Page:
Shiva Madhwan Nair, Tina Luu Ly, Daniel Halstuch, Arnon Lavi, Yujiro Sano, Michael Haan and Nicholas E Power*
Objectives: Examining the impact of occupational exposure on malignancy is important in risk stratifying individual patients. To this end, our analyses focus on explaining the industrial effects on bladder, kidney and prostate cancer.
Methods: Data were obtained from a population-based linked dataset, Canadian Census Health and Environment Cohort. Approximately 2.7 million people aged 25 or older who responded to the 1991 long-form Census questionnaire were linked with the Canadian Cancer Registry. Inclusion criteria included diagnosis between June 4, 1991, and December 31, 2010. Cox Proportional Hazards models were used to predict incidences of cancer with the agricultural industry as a reference point. Sex-specific analyses were then carried out.
Results: Bladder cancer was diagnosed in 6970 men and 1665 women. The real estate industry was associated with increased risk for both sexes (men: hazard ratio [HR] 1.34; 95% confidence interval [CI]: 1.12-1.62, p<0.01; women: HR 1.63; 95% CI: 1.12-2.37, p< 0.05). Kidney cancer incidence was 4380 men and 1900 women. Health and social service was the only industry with increased risk for both men (HR 1.30; 95% CI: 1.04-1.62, p<0.05) and women (HR 1.36; 95% CI: 1.01-1.83, p<0.05). Prostate cancer incidence was 35220 men. A number of industries had a lower risk of prostate cancer diagnoses, such as accommodation and food (HR 0.77; 95% CI: 0.70-0.84, p<0.0001), when compared to the agriculture industry.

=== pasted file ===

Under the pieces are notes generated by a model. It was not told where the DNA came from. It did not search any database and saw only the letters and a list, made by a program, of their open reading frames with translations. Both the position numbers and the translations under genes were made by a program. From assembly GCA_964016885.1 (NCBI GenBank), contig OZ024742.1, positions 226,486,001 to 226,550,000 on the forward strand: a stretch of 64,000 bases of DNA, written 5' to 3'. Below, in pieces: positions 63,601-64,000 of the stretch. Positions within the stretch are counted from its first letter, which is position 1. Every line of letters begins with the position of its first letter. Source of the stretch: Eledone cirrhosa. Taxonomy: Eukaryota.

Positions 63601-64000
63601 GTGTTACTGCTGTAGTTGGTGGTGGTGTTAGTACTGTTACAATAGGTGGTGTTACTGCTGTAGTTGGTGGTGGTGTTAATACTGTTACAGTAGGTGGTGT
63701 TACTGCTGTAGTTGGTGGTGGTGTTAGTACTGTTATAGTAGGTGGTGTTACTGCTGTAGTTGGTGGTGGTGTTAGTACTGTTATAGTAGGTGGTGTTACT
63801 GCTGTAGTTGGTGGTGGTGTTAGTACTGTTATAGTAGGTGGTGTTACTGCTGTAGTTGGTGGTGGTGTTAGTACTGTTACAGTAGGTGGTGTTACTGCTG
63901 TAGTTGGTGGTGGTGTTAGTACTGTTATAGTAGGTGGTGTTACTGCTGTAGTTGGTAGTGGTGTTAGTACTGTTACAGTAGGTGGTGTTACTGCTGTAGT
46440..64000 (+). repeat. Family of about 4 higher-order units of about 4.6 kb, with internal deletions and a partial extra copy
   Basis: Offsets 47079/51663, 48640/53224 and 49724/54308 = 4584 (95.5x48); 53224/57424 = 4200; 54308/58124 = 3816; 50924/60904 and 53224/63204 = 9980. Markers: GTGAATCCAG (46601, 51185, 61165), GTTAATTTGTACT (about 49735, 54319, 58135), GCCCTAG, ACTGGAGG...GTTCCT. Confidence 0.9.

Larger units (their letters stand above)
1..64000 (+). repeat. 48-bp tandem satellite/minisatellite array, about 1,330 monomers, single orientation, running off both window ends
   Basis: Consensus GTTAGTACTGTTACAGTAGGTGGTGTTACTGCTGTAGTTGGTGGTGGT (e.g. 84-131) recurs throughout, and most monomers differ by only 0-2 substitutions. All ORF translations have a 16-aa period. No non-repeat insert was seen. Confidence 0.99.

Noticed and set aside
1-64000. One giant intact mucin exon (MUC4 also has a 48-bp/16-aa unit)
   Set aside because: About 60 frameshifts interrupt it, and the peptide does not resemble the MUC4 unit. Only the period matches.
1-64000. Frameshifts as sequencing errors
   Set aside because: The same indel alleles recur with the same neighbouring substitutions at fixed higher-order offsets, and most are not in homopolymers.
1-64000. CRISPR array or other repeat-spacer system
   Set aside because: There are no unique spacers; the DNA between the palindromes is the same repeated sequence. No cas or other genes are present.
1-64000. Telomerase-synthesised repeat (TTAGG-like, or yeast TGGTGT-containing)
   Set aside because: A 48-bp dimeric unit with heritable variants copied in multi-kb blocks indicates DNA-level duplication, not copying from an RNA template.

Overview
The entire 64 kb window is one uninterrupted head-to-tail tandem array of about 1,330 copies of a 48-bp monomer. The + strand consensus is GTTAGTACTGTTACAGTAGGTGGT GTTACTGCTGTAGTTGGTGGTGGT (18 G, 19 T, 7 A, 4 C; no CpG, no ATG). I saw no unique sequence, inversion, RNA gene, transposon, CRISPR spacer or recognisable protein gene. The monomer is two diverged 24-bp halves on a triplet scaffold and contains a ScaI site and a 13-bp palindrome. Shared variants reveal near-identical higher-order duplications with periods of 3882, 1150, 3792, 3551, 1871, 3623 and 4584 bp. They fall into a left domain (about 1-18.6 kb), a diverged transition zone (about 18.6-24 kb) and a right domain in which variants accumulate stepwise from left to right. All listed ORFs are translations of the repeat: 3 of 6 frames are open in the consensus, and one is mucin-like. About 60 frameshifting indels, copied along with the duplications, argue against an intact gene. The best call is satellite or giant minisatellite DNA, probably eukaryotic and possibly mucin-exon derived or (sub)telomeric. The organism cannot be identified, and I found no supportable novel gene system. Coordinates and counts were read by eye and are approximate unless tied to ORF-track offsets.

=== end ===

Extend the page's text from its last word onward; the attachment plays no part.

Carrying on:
Conclusions: Multivariate analysis, controlling for socioeconomic factors, found effects of real estate industry and health and social service consistently for both sexes in bladder and kidney cancer diagnosis, respectively. Prostate cancer incidence was highest in men from the agriculture industry.
Published Date: 2021-02-26; Received Date: 2021-01-30